MYOS RENS is evaluating the genotypic characteristics and molecular pathways that contribute to the changes seen in muscle and inflammatory disease states associated with sarcopenia and related disorders. We are investigating the role of many signaling pathways including activin A, myostatin and follistatin on fundamental biologic processes important in the repair and regeneration of muscle tissue, including those regulating proliferation and differentiation of primary myoblasts. Our research also examines the role of natural and synthetic molecules, including follistatin in regulating myostatin activity, as well as how myostatin modulation effects the growth, retention and repair of lean muscle.
In particular, we are using a systems biologic and metabolic analytic approach to establish the genetic and molecular basis for understanding the regulation of muscle growth and repair. We are using these methods to determine the role of myostatin and other regulatory molecules in the complex communication between skeletal muscle and adipose tissue and their involvement in age-related sarcopenia, disease associated cachexia, diabetes and other complex systemic metabolic diseases including anorexia nervosa. Our collaborative efforts with scientist and physicians from world-class universities and institutions include Harvard Medical School, Hackensack University Medical Center, and GNS Healthcare.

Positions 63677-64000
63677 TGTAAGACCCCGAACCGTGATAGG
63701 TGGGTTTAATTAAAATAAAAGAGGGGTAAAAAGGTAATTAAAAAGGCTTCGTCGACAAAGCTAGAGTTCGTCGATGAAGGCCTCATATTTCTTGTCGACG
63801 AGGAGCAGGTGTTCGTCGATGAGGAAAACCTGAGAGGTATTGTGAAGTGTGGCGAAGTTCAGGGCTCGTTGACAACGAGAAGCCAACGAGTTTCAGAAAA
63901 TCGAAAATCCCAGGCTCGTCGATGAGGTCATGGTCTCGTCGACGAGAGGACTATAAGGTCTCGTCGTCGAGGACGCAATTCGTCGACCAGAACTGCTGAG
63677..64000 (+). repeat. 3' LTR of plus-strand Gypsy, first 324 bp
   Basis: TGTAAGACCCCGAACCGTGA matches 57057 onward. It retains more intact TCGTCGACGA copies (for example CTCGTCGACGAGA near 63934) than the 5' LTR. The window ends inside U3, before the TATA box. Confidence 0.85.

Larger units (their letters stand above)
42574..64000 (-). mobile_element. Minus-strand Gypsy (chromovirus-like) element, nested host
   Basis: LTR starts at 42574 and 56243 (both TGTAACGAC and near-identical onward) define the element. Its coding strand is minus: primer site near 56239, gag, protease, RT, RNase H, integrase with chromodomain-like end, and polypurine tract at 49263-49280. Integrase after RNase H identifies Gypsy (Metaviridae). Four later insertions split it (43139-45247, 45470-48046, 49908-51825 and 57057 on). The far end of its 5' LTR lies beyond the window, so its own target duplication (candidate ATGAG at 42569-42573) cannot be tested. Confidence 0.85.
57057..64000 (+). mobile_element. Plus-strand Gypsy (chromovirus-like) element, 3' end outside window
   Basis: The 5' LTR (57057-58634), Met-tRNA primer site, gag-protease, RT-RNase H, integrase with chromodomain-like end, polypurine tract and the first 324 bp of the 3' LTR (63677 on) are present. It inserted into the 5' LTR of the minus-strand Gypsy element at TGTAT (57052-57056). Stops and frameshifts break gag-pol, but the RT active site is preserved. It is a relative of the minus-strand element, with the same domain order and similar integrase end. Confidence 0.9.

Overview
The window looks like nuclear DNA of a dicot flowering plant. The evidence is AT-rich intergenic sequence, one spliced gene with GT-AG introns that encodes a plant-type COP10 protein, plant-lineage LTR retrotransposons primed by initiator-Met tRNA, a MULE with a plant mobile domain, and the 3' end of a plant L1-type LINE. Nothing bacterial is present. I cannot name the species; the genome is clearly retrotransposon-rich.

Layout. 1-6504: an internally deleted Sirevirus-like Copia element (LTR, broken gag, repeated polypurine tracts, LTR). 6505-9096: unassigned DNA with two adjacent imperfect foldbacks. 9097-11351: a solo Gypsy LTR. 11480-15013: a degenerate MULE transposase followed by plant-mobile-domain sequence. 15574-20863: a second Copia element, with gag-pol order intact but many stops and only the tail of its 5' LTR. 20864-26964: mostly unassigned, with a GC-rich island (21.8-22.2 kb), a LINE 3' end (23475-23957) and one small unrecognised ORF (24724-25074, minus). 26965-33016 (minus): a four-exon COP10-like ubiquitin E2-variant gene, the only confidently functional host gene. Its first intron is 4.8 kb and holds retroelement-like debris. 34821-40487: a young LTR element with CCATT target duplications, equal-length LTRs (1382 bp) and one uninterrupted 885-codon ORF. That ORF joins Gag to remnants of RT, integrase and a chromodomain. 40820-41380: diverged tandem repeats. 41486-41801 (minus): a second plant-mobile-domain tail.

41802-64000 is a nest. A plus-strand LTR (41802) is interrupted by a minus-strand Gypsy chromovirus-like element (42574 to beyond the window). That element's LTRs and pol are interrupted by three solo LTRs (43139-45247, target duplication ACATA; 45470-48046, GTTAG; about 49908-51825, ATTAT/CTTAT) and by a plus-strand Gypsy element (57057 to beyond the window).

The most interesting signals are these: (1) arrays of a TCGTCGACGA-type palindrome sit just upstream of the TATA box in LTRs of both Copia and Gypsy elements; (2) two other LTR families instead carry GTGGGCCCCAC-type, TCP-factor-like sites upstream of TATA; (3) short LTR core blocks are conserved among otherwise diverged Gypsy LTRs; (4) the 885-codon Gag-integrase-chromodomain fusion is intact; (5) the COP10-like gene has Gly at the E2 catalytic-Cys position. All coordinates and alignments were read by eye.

Scientific efforts focus on understanding the mechanisms of action that lead to disease states affecting muscle and inflammation. The foundation of our basic science research program evaluates the targets and process that lead to muscle and inflammatory disease states.
Our product development is based on the understanding that myostatin antagonists and inhibitors are likely to enhance both muscle mass and bone strength. Myostatin is capable of inducing muscle atrophy via its inhibition of myoblast proliferation, increasing ubiquitin proteasomal activity and down-regulating activity of the IGF-Akt pathway.
These well-recognized effects are seen in multiple atrophy causing situations, including injury, diseases such as cachexia, disuse and space flight, demonstrating the importance of the myostatin signaling mechanism.
Myostatin also plays a role in disrupting the metabolic homeostasis that promotes healthy cell growth and regulates inflammation linked to diabetes, obesity, certain forms of heart disease and cancers.